Business inventories and sales data help predict economic activity
Business inventories are important drivers of the economy, especially when they build. Historically, recessions start with a buildup of inventory, which causes businesses to slow production and layoff workers. In fact, most recessions up until the Great Recession followed the same pattern. Economic activity increases, which causes inflation. The Fed raises interest rates in response to increased inflation, business activity slows, inventory builds up, and workers get laid off. Once the inventory is worked down, the workers are re-hired and another expansion begins.
While the Great Recession was caused by an excess of debt, business inventories are still important to watch. It’s essential to focus on the inventory-to-sales ratio, as spikes in this ratio portend slow-downs. “Normalcy” is defined as a ratio of around 1.25 to 1.35x. In early 2009, the ratio spiked to 1.48. Inventory buildups can cause temporary slow-downs in the context of an expanding economy, so it pays to watch them.
Inventories and sales rise in August
Sales were up 0.6% month-over-month in August, while inventories increased 0.4%. The inventory-to-sales ratio fell slightly, to 1.28. This is evidence that inventories are being worked down, which bodes well for future production.
Implications for homebuilders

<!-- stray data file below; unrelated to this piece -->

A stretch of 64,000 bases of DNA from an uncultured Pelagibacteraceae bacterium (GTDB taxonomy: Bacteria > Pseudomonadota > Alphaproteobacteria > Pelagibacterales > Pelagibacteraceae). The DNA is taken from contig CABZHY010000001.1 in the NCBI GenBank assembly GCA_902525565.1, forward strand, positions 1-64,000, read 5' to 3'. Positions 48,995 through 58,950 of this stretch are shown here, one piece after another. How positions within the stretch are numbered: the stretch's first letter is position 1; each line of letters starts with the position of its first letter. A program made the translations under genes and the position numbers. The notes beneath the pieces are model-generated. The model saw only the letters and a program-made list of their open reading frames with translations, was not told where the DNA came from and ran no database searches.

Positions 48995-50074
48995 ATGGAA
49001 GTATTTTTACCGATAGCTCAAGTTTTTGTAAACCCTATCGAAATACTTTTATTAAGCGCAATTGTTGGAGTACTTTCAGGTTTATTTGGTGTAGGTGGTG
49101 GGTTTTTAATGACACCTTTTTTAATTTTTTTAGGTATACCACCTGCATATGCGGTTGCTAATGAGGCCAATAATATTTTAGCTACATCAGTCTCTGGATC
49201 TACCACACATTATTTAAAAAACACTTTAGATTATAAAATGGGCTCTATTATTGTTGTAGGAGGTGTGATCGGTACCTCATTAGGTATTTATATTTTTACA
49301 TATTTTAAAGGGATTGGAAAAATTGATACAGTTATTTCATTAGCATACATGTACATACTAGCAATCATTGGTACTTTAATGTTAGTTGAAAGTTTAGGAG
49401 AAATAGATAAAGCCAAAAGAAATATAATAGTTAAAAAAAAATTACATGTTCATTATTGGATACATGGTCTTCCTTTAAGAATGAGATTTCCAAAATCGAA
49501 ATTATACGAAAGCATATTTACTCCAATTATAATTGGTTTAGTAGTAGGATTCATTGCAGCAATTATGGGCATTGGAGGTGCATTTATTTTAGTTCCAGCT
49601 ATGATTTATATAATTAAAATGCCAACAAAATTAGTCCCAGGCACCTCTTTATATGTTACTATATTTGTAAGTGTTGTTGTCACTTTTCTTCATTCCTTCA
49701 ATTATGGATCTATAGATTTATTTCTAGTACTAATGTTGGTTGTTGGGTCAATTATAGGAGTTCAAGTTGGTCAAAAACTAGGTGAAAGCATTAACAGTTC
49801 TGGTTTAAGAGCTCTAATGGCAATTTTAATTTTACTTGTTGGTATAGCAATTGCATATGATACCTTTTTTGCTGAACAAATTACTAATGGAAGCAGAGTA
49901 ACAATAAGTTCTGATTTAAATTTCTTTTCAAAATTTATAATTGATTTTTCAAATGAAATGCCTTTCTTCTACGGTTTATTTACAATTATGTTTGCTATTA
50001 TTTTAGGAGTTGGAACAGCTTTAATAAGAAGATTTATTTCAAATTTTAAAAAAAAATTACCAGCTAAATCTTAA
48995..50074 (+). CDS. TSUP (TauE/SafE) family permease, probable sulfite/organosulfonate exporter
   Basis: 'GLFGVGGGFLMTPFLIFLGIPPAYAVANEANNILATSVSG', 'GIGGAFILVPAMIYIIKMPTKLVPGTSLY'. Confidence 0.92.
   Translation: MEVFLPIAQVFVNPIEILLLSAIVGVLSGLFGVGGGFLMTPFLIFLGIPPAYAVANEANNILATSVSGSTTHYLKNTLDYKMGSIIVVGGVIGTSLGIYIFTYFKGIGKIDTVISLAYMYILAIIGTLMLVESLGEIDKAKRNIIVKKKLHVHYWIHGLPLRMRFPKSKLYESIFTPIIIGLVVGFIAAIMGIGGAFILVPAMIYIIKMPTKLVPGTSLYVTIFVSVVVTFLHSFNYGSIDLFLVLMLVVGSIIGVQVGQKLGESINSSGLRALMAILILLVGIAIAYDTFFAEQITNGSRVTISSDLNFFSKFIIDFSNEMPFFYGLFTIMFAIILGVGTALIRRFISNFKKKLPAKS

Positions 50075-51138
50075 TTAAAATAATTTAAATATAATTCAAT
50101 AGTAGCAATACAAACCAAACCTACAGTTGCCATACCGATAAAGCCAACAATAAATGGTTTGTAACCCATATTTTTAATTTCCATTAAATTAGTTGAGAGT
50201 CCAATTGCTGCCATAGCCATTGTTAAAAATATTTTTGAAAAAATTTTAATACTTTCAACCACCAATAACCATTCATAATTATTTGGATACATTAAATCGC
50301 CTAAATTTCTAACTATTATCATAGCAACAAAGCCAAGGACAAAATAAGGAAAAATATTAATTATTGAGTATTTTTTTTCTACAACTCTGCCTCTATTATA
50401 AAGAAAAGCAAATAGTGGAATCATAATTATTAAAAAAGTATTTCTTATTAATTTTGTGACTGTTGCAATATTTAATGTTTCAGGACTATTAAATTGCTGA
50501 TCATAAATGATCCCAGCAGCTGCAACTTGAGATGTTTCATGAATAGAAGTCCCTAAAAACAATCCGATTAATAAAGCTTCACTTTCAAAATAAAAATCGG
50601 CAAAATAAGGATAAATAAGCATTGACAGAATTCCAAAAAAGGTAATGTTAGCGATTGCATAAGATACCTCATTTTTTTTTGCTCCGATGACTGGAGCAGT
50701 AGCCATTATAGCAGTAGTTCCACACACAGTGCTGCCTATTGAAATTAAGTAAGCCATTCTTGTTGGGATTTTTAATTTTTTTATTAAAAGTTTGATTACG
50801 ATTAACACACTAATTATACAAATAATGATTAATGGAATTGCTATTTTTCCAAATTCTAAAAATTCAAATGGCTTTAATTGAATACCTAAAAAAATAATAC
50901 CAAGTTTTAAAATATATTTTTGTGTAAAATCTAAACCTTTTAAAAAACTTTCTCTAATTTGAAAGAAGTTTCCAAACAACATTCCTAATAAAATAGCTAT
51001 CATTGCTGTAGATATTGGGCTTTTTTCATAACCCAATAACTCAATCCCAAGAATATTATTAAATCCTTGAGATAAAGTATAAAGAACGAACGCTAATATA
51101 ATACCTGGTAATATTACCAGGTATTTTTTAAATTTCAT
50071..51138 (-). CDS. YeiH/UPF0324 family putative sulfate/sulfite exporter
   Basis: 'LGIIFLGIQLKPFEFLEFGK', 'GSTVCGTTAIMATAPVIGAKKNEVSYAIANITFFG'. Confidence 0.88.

Homebuilders are highly sensitive to the economy. Any sort of slowdown can leave them with excess inventory, and if home prices don’t rise, builders are stuck with depreciating inventory that costs them to maintain and finance. They will look at the recent business inventory numbers as indicating the economy is continuing to recover. Until we see inventory-to-sales ratios spike, they will see nothing in the inventory data to suggest caution—and certainly nothing to suggest that mass layoffs are on the horizon.
Homebuilders have experienced quite the renaissance over the past year as prices and activity have rebounded. Rising real estate prices seem to be driving increases in orders. As the economy improves, renters will begin to become more comfortable with the idea of homeownership. Given that the cost of renting is way higher than the cost of owning, marginal increases in the overall state of the economy and confidence will drive home demand. Housing starts have been highly depressed since the real estate collapse and even a small improvement in the economy will drive activity higher. Specific homebuilder stocks that will be positively affected by changes in consumer confidence include KB Home (KBH), Lennar (LEN), NVR Homes (NVR), Standard Pacific (SPF), and Toll Brothers (TOL).
This series focuses on industrial and manufacturing releases that will affect the real estate sector. Since homebuilders are highly cyclical, housing analysts watch the manufacturing data closely.